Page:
The invention relates to electronics and electronic circuits. More particularly, the invention relates to electronic circuits using a transformer and transistor gate driver for the isolation and control of power supplies in electronic systems.

BACKGROUND OF THE INVENTION

In some electronic circuits, isolation of one portion of a circuit from others is required. Transformers are widely used for isolation in AC circuits. Conventional cored pulse transformers have a primary winding and a secondary winding and work on the principle that energy can be efficiently transferred by magnetic induction from one winding to another winding by a varying magnetic field produced by the alternating current. Pulse transformers are used extensively for isolation, for example in MOSFET gate driver circuits, but have several serious shortcomings. Conventional cored pulse transformers are expensive, bulky, and can vary significantly from unit to unit in terms of electrical characteristics.

Core-less PCB transformers use primary and secondary windings on opposing sides of a PC board. Such transformers lack a magnetic core and have a relatively small number of windings, with the result that they have a relatively low magnetizing inductance and higher leakage inductance. The use of core-less PCB transformers can save expense, ensure greater uniformity among units, and avoid saturation problems. However, the use of core-less PCB transformers for isolation in circuits offers technical challenges as well. To avoid high primary side drive current associated with the low magnetizing inductance, these transformers are typically operated at switching frequencies within a range of about 7–11 MHz. Since most power transistors cannot be switched at such high frequencies, a PWM waveform cannot practically be sent directly across these core-less transformers. In order to address this problem, it is known in the arts to differentiate a PWM input signal waveform by subtracting it from a delayed version of itself. This produces a positive pulse indicative of the rising edge of the PWM input and a negative pulse indicative of the falling edge. These pulses are fed into the primary side of the transformer. A latch is used on the secondary side of the transformer. The positive pulse sets the latch and the negative pulse resets it, thus reconstructing the original PWM input signal. Although ideally this approach would substantially reproduce the input PWM signal at the output, it is very difficult to build a latch that is able to operate reliably in a noisy environment. Noise events can act to set or reset the latch. Such accidental operation of the latch can result in damage to the circuit. An additional problem is that inductive flyback from the pulse transformer can cause the latch to reset immediately after being set, or vice versa, also potentially causing damage to the circuit.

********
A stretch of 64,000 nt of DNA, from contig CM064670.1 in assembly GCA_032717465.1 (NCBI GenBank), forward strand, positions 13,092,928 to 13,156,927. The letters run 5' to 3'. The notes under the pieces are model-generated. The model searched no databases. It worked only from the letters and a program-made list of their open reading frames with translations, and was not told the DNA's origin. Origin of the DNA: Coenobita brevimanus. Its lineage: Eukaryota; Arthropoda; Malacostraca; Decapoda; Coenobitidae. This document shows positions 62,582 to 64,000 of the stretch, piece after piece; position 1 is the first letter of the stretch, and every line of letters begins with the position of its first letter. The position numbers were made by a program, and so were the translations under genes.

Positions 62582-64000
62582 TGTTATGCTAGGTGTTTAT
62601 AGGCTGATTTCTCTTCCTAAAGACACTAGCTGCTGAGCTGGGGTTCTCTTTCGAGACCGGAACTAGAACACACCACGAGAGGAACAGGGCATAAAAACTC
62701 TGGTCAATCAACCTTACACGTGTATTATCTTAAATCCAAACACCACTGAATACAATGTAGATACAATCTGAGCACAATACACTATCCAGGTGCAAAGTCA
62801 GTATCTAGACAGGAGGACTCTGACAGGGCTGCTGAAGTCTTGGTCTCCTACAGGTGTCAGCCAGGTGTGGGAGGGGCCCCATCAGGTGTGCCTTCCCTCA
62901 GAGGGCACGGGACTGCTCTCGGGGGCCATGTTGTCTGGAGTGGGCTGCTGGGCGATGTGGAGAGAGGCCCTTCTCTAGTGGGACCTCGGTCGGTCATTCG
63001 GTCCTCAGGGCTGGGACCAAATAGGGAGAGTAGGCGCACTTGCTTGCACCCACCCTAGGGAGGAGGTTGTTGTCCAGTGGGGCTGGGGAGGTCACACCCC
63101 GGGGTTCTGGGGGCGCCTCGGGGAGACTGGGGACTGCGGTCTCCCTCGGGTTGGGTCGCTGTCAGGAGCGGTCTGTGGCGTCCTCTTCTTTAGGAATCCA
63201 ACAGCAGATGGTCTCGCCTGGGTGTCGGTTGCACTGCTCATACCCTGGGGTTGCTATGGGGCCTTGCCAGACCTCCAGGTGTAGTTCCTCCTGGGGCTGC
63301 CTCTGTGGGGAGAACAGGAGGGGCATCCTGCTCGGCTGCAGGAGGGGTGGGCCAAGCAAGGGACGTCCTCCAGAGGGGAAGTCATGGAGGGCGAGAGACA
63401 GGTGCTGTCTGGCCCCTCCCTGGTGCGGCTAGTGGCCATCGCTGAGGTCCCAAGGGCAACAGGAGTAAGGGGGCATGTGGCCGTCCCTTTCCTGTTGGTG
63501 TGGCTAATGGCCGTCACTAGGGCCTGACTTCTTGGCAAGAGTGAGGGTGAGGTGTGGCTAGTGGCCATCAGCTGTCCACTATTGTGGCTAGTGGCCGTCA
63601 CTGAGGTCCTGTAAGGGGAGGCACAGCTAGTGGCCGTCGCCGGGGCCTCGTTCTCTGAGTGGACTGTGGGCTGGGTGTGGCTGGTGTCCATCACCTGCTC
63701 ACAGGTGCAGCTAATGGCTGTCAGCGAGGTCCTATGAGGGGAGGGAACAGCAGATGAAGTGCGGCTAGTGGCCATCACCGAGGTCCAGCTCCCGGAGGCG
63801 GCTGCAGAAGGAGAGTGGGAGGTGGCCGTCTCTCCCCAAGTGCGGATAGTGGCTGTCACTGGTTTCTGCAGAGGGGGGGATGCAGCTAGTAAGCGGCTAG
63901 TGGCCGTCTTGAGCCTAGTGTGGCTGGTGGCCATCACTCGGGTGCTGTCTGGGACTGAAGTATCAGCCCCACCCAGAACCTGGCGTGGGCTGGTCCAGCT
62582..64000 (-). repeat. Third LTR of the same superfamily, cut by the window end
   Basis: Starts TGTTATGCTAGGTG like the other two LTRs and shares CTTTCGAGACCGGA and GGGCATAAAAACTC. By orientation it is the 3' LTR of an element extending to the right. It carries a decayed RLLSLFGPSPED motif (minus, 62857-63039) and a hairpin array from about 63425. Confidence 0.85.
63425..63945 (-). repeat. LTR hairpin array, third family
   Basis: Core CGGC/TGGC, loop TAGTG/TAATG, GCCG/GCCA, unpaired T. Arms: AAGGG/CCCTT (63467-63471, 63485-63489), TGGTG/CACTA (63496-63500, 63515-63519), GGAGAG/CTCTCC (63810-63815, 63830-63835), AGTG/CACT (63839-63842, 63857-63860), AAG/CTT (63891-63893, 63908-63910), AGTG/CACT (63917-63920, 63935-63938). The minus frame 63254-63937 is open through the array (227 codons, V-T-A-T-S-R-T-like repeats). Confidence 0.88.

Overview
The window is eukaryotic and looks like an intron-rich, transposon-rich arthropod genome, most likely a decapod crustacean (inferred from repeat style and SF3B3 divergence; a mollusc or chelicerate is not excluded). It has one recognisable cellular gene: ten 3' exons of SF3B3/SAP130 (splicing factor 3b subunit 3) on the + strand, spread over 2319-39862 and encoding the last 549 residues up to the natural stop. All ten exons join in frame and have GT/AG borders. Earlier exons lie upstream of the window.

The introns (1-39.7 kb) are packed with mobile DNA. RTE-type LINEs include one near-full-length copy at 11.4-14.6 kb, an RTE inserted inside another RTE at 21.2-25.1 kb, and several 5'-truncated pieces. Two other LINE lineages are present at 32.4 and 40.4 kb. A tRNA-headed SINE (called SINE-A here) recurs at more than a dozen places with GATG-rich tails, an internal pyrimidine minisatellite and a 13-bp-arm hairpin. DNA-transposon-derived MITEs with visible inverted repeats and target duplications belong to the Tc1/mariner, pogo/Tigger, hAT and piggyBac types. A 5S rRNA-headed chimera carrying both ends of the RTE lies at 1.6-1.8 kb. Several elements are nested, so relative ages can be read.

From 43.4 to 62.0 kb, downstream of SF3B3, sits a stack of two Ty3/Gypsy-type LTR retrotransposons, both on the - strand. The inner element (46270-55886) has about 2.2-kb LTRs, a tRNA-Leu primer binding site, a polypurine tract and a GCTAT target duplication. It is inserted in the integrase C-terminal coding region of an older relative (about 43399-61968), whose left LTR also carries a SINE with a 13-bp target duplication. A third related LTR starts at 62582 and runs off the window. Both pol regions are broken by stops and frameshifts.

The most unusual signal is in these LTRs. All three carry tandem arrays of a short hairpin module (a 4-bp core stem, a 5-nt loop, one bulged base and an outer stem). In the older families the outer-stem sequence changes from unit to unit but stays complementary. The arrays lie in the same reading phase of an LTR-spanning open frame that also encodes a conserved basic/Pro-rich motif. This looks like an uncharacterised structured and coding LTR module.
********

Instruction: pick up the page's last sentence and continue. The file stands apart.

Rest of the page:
Due to these and other problems, improved pulse transformer driver circuits would be useful and advantageous in the arts.

SUMMARY OF THE INVENTION

In carrying out the principles of the present invention, in accordance with preferred embodiments thereof, circuits and methods for driving and isolating a power supply circuit use a modulated PWM signal and its complement to drive one or more core-less transformers, providing an isolated power supply circuit output signal substantially identical to the PWM input signal.

According to one aspect of the invention, a method of driving and isolating a power supply circuit includes steps of receiving and modulating a PWM input signal and its complement. In further steps, the modulated PWM signal and its complement are used to control an isolated output driver to provide a power supply circuit output signal reproducing the characteristics of the PWM input signal.